What would an EU-US trade pact mean for the WTO?

President Obama's State of the Union endorsement of a free trade pact with Europe has moved the issue to the policy front burner. For both sides, the deal's expected economic lift  is the principal selling point. But European and U.S. officials have emphasized another advantage: the benefits of a trade pact for the troubled multilateral trading system, led by the World Trade Organization (WTO).

Washington and Brussels insist that a bilateral pact would in fact advance global trade liberalization. The EU envoy to the United States made the point in a Wednesday op-ed:

Working toward a trade pact also recognizes that a more intense EU-US partnership can enhance the capacity of Europe and the US to deal more effectively with other regions of the world.

Reaching an ambitious economic agreement between us would send a powerful message to the rest of the world about our leadership in shaping global economic governance in line with our values.

The battle to promote free and open democratic principles and practices, as Europe and the US interpret them, is far from over and the attraction of undemocratic formulas of governance is a reality in many parts of the world. A free trade agreement not only serves European and US interests, it serves the interests of the world – and promotes democratic values.

The White House point person on international economic affairs, Michael Froman, also emphasized that a pact would "help set global rules that could help strengthen the multilateral trading system."

Unsurprisingly, Washington and Brussels are taking the most sanguine view of the longstanding debate about the compatability of regional and global trade liberalization. They're not alone in their optimism. Indonesia's candidate to lead the WTO told Reuters that a bilateral deal would push other players to get more serious about stalled global talks.  "The U.S.-EU deal will be a catalyst...Others will see the momentum and they won't want to be overtaken by events."

But advocates of global free trade have long worried that the trend toward regional and bilateral trade blocs will suck the energy out of global trade talks and, worse, create a confusing and inefficient trading system. WTO officials reacted cautiously to the news of a US-EU trade push. Via Agence France Presse:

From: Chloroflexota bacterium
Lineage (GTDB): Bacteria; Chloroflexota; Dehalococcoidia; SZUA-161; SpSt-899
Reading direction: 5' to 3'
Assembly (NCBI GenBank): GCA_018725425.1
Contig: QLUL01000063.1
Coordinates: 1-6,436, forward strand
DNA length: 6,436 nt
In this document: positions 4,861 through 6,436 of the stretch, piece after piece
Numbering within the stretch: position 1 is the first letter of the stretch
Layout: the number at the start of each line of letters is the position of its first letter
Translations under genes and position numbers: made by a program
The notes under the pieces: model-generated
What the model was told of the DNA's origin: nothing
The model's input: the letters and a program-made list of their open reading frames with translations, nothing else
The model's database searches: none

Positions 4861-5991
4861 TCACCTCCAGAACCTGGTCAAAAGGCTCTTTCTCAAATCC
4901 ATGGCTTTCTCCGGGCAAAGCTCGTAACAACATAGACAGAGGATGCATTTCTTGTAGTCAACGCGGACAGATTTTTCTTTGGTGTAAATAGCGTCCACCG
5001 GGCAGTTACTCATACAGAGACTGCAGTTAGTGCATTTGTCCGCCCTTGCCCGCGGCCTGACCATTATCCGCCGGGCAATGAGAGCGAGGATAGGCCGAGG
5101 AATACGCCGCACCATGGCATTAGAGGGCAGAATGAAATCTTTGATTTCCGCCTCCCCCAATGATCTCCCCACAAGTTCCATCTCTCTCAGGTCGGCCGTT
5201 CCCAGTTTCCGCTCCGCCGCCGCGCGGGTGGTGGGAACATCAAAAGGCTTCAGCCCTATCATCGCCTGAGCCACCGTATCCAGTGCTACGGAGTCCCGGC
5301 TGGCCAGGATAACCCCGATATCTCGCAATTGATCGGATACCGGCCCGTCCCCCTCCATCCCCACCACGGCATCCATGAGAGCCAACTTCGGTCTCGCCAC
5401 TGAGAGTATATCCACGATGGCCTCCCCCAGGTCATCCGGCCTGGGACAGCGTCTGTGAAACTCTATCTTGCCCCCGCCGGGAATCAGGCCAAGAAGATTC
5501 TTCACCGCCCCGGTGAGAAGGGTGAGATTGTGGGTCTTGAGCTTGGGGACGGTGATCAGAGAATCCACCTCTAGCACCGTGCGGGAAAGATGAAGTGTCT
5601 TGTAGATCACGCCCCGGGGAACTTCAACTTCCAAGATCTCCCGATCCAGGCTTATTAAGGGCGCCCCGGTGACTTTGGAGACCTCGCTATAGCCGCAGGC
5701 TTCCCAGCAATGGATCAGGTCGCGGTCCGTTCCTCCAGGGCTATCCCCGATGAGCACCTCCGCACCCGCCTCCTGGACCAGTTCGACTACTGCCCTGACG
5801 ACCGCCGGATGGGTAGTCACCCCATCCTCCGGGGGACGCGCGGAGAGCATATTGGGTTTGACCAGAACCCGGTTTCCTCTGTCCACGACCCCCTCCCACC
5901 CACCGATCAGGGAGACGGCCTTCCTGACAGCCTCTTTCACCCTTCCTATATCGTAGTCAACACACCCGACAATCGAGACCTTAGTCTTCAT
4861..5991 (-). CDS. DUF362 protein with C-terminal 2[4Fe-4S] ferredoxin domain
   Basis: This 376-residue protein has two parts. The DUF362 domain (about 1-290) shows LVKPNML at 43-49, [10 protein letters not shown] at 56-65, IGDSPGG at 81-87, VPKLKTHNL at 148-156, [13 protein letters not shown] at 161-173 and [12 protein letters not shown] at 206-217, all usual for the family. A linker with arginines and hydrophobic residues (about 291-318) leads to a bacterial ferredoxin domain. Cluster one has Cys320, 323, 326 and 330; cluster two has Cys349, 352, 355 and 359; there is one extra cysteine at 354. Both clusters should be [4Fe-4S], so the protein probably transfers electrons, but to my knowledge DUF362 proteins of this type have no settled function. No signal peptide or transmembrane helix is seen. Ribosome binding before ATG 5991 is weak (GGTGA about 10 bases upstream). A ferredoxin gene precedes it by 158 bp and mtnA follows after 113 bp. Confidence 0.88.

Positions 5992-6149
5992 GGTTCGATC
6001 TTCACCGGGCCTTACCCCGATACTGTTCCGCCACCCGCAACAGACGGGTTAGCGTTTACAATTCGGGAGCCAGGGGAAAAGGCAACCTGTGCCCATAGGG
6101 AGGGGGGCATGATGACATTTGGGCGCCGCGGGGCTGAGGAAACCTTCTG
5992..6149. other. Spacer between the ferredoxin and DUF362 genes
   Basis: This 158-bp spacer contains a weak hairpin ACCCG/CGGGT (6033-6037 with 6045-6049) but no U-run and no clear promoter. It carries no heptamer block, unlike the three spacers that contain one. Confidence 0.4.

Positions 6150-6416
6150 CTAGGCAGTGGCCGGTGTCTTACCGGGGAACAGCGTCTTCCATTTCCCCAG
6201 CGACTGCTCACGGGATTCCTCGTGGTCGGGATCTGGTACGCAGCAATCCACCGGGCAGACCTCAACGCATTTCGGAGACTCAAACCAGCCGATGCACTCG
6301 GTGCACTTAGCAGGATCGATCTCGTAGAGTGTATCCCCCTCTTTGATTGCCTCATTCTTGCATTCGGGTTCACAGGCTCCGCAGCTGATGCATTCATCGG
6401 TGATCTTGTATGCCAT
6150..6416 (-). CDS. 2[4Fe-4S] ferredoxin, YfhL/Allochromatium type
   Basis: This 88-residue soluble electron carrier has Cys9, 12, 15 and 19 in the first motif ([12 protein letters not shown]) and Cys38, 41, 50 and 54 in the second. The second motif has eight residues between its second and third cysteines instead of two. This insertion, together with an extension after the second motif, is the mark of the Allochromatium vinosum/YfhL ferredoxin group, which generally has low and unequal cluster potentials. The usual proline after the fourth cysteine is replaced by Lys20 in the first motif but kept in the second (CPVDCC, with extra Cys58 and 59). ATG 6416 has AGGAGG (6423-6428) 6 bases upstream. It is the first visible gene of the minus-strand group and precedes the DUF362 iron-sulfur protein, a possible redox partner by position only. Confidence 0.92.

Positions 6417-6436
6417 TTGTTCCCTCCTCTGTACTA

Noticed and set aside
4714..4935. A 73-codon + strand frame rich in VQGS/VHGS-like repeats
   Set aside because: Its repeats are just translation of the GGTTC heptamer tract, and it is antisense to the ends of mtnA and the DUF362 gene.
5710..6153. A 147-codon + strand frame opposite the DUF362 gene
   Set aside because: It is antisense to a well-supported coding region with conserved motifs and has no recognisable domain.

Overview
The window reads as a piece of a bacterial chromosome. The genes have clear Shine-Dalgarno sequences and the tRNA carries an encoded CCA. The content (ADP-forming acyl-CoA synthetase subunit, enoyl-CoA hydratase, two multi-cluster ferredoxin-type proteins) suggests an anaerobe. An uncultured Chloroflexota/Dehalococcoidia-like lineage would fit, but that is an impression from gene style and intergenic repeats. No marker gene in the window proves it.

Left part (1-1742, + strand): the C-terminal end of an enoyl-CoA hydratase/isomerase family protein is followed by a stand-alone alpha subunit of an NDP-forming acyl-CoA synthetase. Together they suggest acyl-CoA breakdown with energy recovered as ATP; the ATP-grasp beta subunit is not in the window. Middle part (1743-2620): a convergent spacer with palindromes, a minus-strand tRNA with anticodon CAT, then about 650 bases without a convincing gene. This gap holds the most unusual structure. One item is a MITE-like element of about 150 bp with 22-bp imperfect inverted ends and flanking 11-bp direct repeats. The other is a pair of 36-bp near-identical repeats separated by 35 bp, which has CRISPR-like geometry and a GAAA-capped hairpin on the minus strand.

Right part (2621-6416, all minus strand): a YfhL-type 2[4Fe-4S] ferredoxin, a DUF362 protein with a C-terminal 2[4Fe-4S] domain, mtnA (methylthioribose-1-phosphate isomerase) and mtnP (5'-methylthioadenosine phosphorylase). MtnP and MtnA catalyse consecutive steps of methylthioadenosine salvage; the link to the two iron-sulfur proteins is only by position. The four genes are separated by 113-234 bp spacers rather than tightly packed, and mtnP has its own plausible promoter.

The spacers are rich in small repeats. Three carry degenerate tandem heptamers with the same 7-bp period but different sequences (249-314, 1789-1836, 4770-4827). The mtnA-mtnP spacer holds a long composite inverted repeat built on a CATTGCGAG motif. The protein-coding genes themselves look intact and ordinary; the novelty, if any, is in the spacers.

Creating preferential trade agreements (PTAs) between states, such as an EU-U.S. deal, may achieve some of the same ends, but many experts are concerned that breaking the world into blocs could end up creating new obstacles to global trade.

"The more problematic side of myriad different PTAs is that they create a hodgepodge of different regulations, standards and norms that can evolve into serious non-tariff barriers," said Keith Rockwell, chief spokesman at the Geneva-based WTO.

The Multilateralist

India turns interventionist?

India was famously cool to the Western-led intervention in Libya, and its criticism of that operation led U.S. ambassador to the UN Susan Rice to publicly express disappointment with Indian diplomacy. The script has been different with Mali. The Times of India unpacks New Delhi's support for the latest intervention in north Africa:

Indian officials said they have been "kept in the loop" by Paris from the beginning. In December 2012, during its last month at the UN Security Council, India co-sponsored a French resolution UNSCR 2085 that supported an African Union-ECOWAS military force in Mali. The French military intervention in Mali has not prompted the expected negative reaction from New Delhi.

And, the target this time around is al-Qaida and its affiliated groups in that region, where India, like others, is developing economic interests. India's reaction to the France-led operation in Libya in 2011 was much more negative. In fact, many in the Indian government believe that the Mali crisis was a natural blowback of the Libya conflict.

Off the record, Indian officials express fears that al-Qaida-fuelled unrest could spread in those difficult regions, because of what they believe is a deadly cocktail of Islamist extremist ideology, widespread poverty, lack of governance and vast amounts of arms and weapons. Most of these weapons were taken out of Libya after the fall of the Gaddafi regime.

The account doesn't mention another distinction likely relevant to India: The Mali intervention is bolstering  a sitting  government while NATO action in Libya ultimately toppled one.